5. “There is a vast difference between failure and temporary defeat. There is no such thing as failure, unless it is accepted as such. . . . When you view adversity as nothing more than a learning experience, your successes in life will far outnumber your failures.”

One rejection does not a failure make. Was Theodor Geisel (aka Dr. Seuss) a failure? Certainly not, but his first book was rejected by 42 publishers before being accepted by the 43rd. You are a failed writer only if you quit. Don’t give up! Keep plugging away. Even “successful” writers get rejections, just as batting champs fail to get hits about 65-70 percent of the time.

6. “The average person would have quit at the first failure. That’s why there have been many average men and only one Edison. . . . [A]nything worthwhile never comes easily; if it were easy, anyone could do it.”

Writing is hard work. Good writing is even harder. Getting good writing published is harder yet. It is the writer who perseveres, who keeps writing and submitting even after having his or her work rejected time after time who is the real success. Be that person! What matters is that you don’t take the rejection personally; it’s not you but your words that have been rejected. What matters is the you keep writing and keep submitting. What matters is that you, true to your calling, enjoy your work. Put your thoughts on your next project, not on the last one.

7. “Failure is not a disgrace if you have sincerely done your best. . . . [I]f you are satisfied that you’ve done your best, don’t waste time reliving the past. . . . If you consistently do your best, your temporary failures will take care of themselves.”

Ultimately, the judge of the quality of your writing is not an editor somewhere. It’s your own estimation of your work because you know, deep inside your heart, if you’ve done your best. It’s the Judge of the Universe, the God who has given you your writing gift, who makes the ultimate rating of your work. I suspect that there will be writers in heaven whose work on this earth was rejected innumerable times by multiple editors who will hear the most important words of acceptance, “Well done, good and faithful servant.” If you do your writing for Him, rather than for a fallible human, your work is accepted.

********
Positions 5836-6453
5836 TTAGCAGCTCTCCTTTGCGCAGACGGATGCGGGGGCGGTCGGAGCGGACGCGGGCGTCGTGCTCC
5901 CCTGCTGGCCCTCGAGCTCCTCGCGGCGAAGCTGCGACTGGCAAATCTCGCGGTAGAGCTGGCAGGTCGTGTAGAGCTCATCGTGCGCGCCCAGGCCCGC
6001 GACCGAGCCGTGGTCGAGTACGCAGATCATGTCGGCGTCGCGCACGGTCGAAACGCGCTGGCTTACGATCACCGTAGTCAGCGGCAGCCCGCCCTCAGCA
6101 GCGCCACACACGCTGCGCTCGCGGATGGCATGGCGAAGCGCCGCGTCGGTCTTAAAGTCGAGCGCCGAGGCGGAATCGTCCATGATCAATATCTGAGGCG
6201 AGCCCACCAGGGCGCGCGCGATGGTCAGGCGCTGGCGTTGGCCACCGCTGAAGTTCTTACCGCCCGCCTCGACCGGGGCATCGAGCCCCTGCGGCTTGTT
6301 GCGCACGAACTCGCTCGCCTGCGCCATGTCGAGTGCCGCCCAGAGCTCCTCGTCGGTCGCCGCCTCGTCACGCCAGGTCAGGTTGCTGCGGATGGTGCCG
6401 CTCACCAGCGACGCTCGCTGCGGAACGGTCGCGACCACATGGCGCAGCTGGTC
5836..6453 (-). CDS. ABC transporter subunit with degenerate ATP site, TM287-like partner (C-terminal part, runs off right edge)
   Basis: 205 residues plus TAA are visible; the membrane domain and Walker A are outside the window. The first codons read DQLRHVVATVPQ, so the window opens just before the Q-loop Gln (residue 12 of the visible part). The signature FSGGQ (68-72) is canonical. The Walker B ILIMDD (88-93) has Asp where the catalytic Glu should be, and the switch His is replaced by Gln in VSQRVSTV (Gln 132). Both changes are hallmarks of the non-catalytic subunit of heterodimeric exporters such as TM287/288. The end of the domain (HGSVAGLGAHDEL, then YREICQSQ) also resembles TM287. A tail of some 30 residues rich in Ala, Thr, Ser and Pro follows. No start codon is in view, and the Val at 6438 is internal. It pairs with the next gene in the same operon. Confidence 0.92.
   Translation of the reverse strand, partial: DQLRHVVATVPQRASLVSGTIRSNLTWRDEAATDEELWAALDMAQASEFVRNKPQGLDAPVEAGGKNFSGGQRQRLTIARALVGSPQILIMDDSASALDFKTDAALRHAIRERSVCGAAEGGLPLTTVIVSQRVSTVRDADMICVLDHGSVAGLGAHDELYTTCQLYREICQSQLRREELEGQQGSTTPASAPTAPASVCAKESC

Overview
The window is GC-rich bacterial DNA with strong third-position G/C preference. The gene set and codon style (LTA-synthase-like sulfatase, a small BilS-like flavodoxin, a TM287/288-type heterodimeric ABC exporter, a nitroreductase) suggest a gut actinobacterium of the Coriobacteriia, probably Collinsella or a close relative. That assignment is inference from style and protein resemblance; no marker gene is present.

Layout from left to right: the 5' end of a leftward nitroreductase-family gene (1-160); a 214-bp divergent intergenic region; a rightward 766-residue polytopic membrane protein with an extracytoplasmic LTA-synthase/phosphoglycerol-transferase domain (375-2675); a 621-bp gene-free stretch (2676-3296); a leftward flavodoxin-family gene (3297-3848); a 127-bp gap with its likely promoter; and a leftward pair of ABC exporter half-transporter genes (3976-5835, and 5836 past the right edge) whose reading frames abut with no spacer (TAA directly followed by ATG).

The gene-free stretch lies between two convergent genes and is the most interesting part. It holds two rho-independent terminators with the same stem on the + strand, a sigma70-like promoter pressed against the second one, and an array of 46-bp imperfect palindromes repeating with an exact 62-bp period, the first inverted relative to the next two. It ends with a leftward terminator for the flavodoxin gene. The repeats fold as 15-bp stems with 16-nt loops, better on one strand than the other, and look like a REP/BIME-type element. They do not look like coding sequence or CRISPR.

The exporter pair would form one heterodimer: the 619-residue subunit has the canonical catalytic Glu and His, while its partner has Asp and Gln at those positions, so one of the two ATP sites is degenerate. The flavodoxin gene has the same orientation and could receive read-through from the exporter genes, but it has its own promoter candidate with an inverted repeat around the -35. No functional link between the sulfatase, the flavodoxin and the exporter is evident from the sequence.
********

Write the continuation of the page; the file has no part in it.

Copyright (c) 2018, Dennis L. Peterson

 

Initiative and Action and Your Writing

We’ve seen already how Napoleon Hill offered some good advice that writers can apply to the attitude they take toward their work. That’s the starting point. But to be successful as writers, we must convert that positive attitude into published writing by taking the initiative, taking action! Here are a few things that Hill said about this topic. How can you turn his advice into actionable steps with your writing?

  1. “Knowledge is only potential power. It becomes power only when, and if, it is organized into definite plans of action and directed to a definite end.”

You could read all the books in print about how to write, but if you don’t sit down and write, and then submit what you’ve written, you’ll never get published. There’s a limit to how much you need to know before you begin to submit. Keep learning, but begin submitting!

2. “Willpower is the outgrowth of definiteness of purpose expressed through persistent action, based on personal initiative.”

If your goal is to become a published author, you’ll have to take action by submitting what you’ve written. Wishing won’t make it so. And don’t expect luck to help you. Darryl Royal said, “Luck is what happens when preparation meets opportunity.” You must act; make the opportunity. But to submit, you must have the self-discipline to produce the best writing of which you’re capable and the courage to submit it. That takes willpower. Do you have it?

3. “When you have talked yourself into what you want, stop talking and begin saying it with your actions.”

The first step is to plan how you will turn desires into actions. Then put the plan into play. Don’t delay. Do it now. Taking that first step will provide energy and initiative for the next step and the next. Write your piece. Identify potential markets. Submit!

4. “The person who complains that he or she never had a chance probably hasn’t the courage to take a chance.”